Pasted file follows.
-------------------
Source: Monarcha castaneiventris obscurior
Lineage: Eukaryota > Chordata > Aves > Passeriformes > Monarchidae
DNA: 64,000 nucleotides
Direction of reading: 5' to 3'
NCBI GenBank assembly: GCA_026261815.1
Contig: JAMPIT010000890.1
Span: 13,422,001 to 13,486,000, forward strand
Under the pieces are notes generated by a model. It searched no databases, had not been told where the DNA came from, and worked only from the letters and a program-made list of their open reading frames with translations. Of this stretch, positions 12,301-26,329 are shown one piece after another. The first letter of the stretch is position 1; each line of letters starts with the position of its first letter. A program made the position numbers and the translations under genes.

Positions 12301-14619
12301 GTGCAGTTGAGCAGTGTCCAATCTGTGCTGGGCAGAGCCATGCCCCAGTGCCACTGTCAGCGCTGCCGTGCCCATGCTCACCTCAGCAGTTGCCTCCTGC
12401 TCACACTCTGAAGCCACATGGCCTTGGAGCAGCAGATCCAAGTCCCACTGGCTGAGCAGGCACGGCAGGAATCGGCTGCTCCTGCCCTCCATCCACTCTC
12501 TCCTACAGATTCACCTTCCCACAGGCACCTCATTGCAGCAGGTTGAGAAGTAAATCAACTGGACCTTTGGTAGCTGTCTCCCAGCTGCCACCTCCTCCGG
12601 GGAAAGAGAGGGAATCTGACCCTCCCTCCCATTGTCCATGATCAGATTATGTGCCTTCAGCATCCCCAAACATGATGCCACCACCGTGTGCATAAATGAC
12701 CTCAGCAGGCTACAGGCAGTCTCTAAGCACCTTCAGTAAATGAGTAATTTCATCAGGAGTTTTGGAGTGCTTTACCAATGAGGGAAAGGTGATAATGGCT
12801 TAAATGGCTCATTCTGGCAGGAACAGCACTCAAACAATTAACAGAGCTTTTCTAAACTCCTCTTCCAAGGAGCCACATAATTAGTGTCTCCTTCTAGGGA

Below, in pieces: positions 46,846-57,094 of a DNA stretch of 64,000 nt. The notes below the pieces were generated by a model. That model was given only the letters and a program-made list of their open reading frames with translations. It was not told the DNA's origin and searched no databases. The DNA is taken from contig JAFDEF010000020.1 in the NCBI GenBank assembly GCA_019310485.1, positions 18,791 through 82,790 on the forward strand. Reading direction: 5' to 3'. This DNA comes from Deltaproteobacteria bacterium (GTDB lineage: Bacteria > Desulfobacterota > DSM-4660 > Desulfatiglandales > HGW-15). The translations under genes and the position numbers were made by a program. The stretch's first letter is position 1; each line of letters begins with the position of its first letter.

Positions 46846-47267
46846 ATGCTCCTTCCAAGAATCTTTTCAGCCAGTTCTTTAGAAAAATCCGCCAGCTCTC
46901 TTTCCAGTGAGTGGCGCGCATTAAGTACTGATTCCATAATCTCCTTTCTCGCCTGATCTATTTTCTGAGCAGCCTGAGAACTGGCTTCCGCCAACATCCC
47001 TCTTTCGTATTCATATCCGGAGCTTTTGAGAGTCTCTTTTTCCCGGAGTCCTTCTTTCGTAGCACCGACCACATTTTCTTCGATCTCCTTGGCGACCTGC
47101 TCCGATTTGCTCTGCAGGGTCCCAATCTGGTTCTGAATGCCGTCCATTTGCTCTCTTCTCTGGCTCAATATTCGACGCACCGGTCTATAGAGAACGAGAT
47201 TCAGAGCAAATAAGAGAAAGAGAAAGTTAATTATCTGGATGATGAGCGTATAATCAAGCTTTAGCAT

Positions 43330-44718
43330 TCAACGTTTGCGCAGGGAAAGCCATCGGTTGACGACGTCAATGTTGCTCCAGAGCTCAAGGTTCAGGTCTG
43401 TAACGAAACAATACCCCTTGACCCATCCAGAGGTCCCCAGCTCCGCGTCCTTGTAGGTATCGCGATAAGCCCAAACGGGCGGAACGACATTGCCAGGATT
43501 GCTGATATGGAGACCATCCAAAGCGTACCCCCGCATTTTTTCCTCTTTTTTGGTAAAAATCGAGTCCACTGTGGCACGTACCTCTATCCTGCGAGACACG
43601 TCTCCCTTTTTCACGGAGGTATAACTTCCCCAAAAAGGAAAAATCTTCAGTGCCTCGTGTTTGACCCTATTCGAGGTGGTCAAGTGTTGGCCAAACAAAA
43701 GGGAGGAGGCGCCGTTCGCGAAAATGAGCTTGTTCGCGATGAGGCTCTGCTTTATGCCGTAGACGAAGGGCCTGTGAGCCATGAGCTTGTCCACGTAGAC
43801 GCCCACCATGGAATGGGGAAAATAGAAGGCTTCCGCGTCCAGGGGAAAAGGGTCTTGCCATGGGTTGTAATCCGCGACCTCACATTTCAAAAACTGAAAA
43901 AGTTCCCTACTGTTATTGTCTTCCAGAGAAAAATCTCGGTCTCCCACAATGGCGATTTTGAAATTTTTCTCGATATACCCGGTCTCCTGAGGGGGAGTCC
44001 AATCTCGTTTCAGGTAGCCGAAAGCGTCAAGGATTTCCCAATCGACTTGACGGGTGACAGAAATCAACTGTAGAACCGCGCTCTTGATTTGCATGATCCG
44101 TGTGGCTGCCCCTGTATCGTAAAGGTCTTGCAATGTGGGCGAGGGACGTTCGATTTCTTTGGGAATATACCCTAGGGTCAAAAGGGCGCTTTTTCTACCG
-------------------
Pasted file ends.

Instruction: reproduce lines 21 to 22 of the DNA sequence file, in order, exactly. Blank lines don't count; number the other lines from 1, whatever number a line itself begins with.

47101 TCCGATTTGCTCTGCAGGGTCCCAATCTGGTTCTGAATGCCGTCCATTTGCTCTCTTCTCTGGCTCAATATTCGACGCACCGGTCTATAGAGAACGAGAT
47201 TCAGAGCAAATAAGAGAAAGAGAAAGTTAATTATCTGGATGATGAGCGTATAATCAAGCTTTAGCAT